Exodus 31:12-18 (Translation)
12, And Yahweh said to Moses,
13, “You are to speak to the sons of Israel, saying, ‘Above all you shall keep My Sabbaths, for this is a sign between Me and you throughout your generations, that you may know that I, Yahweh, consecrate you.
14, You shall preserve the Sabbath, for it is holy for you. Whoever desecrates it shall surely be put to death. All who do work on it, that soul shall be cut off from among his people.
15, Six days shall work be done, but the seventh day is a Sabbath of rest, holy to Yahweh. All who do work on the day of the Sabbath shall surely be put to death.
16, The sons of Israel shall preserve the Sabbath, observing the Sabbath throughout their generations as a covenant forever.
17, It is a sign forever between Me and the sons of Israel that in six days Yahweh made the heavens and the earth, and on the seventh day He rested, and He was refreshed.”
18, When He had finished speaking with him on Mount Sinai, He gave to Moses the two tablets of the testimony, tablets of stone, written with the finger of God.
Disclaimer: Comments on historical criticism are not my personal beliefs. I don’t find historical criticism particularly helpful or faithful in most cases, but the issues presented by historical critical scholars are still worth discussing. Full understanding of this article also requires ability to read Greek and Hebrew and familiarity with historical criticism, as this was originally an academic paper.
31:12-17 Durham calls this section the “conclusion to the whole series of instructions concerning the media worship [which began in 25:2], a conclusion designed to call attention to the importance of stopping to reflect on the reality of the Presence of Yahweh, of providing a regular time for honoring that Presence in worship” (Durham, 412). Rather than presence, Dozeman says “the Sabbath brings the knowledge of God to the Israelites” (Dozeman, 677), which is acceptable language to use since Yahweh makes Himself known via His presence—that is, the sons of Israel gain knowledge of Yahweh via Yahweh’s active presence among His people.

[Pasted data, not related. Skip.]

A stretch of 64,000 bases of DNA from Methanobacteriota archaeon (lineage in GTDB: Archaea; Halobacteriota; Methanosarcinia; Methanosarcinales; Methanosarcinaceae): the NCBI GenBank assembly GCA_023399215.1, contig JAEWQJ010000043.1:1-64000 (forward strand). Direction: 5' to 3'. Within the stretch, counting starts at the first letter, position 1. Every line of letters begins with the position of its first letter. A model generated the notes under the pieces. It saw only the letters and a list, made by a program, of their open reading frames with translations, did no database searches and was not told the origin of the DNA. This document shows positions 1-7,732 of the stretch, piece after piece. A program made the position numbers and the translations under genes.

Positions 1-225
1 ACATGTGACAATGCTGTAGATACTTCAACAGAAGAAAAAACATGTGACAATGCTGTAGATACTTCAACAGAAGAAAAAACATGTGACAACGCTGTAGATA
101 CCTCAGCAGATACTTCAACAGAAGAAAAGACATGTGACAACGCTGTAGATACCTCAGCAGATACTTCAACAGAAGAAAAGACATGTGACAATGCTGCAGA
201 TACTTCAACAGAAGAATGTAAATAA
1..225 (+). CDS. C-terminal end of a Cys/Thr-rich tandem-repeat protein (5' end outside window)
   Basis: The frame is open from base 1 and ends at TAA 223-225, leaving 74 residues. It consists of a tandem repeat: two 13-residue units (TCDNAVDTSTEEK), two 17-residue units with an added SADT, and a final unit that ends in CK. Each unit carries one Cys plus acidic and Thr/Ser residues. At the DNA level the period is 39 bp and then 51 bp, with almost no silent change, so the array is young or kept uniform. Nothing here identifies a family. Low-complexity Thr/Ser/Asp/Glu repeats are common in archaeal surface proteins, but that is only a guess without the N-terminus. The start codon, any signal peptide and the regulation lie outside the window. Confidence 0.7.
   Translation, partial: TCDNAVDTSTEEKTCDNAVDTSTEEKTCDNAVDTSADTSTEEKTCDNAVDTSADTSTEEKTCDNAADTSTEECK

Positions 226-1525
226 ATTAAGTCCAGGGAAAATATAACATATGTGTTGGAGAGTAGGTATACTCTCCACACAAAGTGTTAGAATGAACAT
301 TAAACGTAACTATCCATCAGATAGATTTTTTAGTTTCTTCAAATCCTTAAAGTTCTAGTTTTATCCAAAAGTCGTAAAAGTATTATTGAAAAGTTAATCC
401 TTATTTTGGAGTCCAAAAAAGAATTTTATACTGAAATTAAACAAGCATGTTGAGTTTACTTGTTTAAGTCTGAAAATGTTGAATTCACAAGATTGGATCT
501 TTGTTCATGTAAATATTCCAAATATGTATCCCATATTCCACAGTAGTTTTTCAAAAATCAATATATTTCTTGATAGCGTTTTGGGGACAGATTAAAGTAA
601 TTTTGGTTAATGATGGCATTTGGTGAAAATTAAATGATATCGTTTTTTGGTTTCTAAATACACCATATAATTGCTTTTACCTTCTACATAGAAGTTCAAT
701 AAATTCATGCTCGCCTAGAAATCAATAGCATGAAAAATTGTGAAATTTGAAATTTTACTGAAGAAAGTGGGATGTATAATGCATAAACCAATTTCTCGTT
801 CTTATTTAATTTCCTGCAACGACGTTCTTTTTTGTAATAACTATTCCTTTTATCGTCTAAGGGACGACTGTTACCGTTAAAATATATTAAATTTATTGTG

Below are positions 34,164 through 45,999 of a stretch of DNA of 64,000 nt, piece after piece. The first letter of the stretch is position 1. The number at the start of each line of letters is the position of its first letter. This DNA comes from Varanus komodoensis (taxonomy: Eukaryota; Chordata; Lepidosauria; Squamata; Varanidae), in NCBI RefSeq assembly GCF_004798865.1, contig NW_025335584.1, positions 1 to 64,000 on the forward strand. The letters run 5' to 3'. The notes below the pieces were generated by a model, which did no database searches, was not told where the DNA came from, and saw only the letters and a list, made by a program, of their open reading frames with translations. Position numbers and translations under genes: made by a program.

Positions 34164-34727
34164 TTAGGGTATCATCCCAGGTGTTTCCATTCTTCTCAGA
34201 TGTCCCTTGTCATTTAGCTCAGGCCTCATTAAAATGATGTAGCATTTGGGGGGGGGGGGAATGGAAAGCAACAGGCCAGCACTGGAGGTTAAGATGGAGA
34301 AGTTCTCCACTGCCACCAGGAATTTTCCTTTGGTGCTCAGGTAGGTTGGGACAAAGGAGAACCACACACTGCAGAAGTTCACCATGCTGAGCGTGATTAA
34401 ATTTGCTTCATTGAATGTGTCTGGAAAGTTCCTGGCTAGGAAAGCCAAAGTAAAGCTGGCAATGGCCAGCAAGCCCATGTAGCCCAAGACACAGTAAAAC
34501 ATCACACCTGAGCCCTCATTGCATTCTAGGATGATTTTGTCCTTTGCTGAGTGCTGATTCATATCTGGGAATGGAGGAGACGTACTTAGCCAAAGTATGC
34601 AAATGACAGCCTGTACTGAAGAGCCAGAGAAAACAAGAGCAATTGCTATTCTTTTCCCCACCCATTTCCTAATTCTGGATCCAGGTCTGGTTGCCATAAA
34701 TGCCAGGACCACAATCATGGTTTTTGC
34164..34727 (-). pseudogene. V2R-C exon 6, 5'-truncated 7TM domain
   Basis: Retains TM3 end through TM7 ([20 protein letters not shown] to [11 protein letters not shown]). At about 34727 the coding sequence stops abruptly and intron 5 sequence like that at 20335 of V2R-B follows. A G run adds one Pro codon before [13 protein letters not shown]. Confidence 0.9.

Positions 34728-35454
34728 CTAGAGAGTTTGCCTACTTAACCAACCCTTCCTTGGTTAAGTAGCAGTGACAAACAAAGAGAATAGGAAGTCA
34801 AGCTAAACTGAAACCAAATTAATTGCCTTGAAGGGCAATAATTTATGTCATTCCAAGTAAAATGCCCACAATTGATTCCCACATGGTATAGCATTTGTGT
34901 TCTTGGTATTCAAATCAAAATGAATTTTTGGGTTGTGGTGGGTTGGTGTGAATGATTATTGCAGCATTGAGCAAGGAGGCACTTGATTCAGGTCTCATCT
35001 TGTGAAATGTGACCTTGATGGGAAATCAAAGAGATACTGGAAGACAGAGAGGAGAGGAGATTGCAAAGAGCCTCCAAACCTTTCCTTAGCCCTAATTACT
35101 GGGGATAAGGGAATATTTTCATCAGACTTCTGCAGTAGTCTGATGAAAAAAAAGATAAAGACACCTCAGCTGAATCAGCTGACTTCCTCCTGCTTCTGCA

Stuart brings into question the placement of the Sabbath in this pericope. Why bring it up at all? Was it not sufficiently covered in 16:23-19:25? Stuart gives a satisfactory answer, “The answer is that the tabernacle was for worship; worship occurred weekly, on the Sabbath; and if the Sabbath were not properly observed, worship would not properly take place; so therefore the tabernacle would not be properly used” (Stuart, 653).
In other words, the placement of the Sabbath in this pericope functions as a reminder to Moses, and by extension of Moses, to the sons of Israel. Now that Yahweh was on the issue of the locus of worship since 25:2, and now that Yahweh was nearing the end of His instructions for worship, it was necessary for Him to repeat the utmost vitality of properly preserving the Sabbath. After all, the punishment for desecrating the Sabbath is not only ostracisation, but also death (as we will see later). That seems something worth repeating. Yahweh’s repetition of the Sabbath instructions, then, was not for the sake of Yahweh, but for the sake of Moses and the sons of Israel, lest they die (see comments on vv. 13-14).
In historical criticism, source H is concerned with the Holiness Code; such passages as Leviticus 11:43-45 and 16:29-34 are attributed to H. Critical scholars Israel Knohl and Jacob Milgrom attribute this pericope to source H. Knohl also attributes v. 18 to H. Olyan, however, argues Exodus 31:12-17 is a composite text of sources H and P (Priestly source). Olyan warrants this for two reasons:
First, it enriches our knowledge of Priestly Sabbath rhetoric and ideology because it provides the scholar with additional Priestly material on the Sabbath. Second, it raises serious questions about the editorial process that resulted in the production of a fused P and H, since it can be argued that the P verses of the Sabbath passage as well as the transitional v. 18 are a supplement to the H material preceding them. (Olyan, 202-203.)